Personal Protective Equipment

The Vision Council is updating the Chemical Management and OSHA compliance resources to reflect numerous regulatory changes over the past several years. We will be sending a series of memos over the next few months, with training, templates, references, and OSHA required written programs. This fifth memo addresses Personal Protective Equipment.

The Occupational Safety and Health Administration (OSHA) requires employers to assess the workplace to determine if hazards require the use of personal protective equipment. Employers must select and require the use of suitable PPE to protect workers from hazards or potential hazards. Based on a hazard assessment or a job safety analysis, the employer can select the PPE that best protects employees.

Employees must be trained on the proper wearing, use, maintenance and cleaning of the PPE. If the employee owns the PPE, the employer is still responsible for ensuring the adequacy, proper maintenance, and sanitation of the equipment.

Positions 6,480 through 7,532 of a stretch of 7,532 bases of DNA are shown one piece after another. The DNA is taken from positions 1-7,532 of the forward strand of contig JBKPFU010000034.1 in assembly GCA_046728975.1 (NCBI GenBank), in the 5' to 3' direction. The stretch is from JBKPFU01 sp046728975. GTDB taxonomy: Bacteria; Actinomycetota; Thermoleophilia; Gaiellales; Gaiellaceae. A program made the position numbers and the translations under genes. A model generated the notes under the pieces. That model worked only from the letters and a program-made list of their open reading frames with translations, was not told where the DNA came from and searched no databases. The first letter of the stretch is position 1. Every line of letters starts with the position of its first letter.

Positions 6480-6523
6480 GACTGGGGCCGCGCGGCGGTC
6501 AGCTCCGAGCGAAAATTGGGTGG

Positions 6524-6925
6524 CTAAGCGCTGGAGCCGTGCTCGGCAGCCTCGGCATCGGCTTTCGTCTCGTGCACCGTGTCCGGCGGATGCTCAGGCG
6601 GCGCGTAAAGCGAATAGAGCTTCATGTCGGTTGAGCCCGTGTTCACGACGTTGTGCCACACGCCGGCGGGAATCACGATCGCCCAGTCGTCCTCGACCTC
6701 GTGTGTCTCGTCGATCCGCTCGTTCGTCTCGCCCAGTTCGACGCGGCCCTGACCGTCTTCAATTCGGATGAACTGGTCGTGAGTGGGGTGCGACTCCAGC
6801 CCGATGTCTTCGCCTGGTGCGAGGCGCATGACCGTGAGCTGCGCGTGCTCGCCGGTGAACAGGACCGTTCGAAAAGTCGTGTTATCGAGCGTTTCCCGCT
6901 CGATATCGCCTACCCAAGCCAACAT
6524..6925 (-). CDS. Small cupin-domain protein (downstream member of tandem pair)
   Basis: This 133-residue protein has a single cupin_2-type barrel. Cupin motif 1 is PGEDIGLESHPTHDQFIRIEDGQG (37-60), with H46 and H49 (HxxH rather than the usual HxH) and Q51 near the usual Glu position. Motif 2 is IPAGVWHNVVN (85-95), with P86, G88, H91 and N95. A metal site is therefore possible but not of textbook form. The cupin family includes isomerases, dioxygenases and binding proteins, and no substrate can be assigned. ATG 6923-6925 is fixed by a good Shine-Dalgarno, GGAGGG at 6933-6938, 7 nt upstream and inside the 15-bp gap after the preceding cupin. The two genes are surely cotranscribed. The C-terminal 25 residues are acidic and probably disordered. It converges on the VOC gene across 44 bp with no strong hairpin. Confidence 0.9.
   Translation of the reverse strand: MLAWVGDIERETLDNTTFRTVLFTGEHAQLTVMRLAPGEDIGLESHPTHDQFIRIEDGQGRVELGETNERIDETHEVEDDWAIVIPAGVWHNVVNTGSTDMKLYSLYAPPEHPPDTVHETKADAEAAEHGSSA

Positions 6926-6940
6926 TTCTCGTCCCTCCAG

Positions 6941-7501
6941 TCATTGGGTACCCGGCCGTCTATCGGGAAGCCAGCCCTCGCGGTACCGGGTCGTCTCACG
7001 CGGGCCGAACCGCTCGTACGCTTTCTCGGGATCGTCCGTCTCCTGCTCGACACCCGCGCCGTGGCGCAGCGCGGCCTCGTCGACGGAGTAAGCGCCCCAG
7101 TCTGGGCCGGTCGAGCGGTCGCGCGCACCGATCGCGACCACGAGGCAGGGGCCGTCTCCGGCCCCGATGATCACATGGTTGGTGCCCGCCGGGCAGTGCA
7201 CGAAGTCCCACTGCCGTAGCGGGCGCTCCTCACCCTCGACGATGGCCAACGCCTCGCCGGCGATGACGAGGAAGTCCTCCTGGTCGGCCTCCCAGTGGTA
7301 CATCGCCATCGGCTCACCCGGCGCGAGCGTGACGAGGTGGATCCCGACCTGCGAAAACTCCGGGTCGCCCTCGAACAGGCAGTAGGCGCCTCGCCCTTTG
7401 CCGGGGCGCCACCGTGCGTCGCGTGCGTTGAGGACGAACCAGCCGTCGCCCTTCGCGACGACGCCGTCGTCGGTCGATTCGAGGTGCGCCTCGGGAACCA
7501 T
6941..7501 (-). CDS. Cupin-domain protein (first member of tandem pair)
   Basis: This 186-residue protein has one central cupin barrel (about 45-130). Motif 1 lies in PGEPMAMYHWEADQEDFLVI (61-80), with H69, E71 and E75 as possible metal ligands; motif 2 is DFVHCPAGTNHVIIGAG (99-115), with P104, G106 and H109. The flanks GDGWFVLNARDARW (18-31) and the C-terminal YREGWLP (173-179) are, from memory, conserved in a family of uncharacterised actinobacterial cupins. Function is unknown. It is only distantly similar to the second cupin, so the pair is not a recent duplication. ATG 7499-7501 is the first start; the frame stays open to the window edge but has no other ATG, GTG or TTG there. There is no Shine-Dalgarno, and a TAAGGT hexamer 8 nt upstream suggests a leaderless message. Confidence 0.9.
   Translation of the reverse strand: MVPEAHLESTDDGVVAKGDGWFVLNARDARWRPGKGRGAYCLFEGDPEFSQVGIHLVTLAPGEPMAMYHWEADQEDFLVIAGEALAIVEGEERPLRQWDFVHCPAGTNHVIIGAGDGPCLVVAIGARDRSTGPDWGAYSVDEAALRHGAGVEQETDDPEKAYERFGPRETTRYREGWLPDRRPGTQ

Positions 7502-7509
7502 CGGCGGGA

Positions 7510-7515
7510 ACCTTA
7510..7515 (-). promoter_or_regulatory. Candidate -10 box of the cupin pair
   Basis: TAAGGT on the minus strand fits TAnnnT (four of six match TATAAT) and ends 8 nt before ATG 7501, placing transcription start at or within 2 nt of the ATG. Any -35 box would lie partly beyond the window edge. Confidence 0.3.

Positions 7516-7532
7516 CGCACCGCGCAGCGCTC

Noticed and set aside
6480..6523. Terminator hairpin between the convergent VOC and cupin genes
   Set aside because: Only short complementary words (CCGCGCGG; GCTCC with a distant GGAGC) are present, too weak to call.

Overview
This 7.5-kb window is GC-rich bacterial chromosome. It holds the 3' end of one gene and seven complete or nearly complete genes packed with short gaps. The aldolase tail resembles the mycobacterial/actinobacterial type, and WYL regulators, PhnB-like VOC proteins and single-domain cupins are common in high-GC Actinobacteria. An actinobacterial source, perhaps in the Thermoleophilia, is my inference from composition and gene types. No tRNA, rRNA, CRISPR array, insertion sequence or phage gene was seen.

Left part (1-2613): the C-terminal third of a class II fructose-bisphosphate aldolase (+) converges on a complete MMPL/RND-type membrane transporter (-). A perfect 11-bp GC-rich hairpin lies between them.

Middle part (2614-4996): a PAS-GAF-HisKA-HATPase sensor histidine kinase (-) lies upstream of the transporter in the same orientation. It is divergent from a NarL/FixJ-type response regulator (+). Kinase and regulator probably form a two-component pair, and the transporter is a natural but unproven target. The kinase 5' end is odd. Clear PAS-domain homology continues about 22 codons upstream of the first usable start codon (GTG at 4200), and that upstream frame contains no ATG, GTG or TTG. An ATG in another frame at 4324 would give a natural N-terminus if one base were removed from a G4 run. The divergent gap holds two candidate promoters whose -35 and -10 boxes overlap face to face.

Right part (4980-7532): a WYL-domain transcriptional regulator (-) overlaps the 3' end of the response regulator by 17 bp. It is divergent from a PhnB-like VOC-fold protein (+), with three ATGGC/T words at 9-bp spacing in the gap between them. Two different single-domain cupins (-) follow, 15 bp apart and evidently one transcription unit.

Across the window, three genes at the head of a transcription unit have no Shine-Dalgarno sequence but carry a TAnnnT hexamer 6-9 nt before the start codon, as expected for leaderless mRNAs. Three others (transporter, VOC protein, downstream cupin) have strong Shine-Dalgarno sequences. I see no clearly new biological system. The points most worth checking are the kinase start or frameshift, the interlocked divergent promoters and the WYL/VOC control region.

Note: It is the responsibility of management to determine when, where, and what type of PPE is required, and enforce the proper use.
Click this link to get the OSHA Recommended Hazard Assessment Practice web site:

The OSHA Job Hazard Analysis (JHA) handbook, with instructions, samples and JHA template, is available at:

Employers are required to eliminate the risk or reduce it to an acceptable level by:

  1. designing out the hazard as the top priority
  2. substituting a less hazardous method or material
  3. engineering controls such as safety devices or isolating the hazard
  4. administrative controls such as job rotation
  5. personal protective equipment if none of the above controls are feasible

The state of Texas Department of Insurance, Department of Workers Compensation provides some good resources that members can use.

Click this link for a simplified hazard assessment guide, training and template:

And Texas developed this guide to help employers determine what type of PPE may be needed.

The Texas examples above have been provided as a reference. Check with your state to see if they provide something similar.

Respiratory protection and hearing protection have additional requirements, including written procedures, employee fit testing, and medical evaluation of employee's ability to wear these types of PE.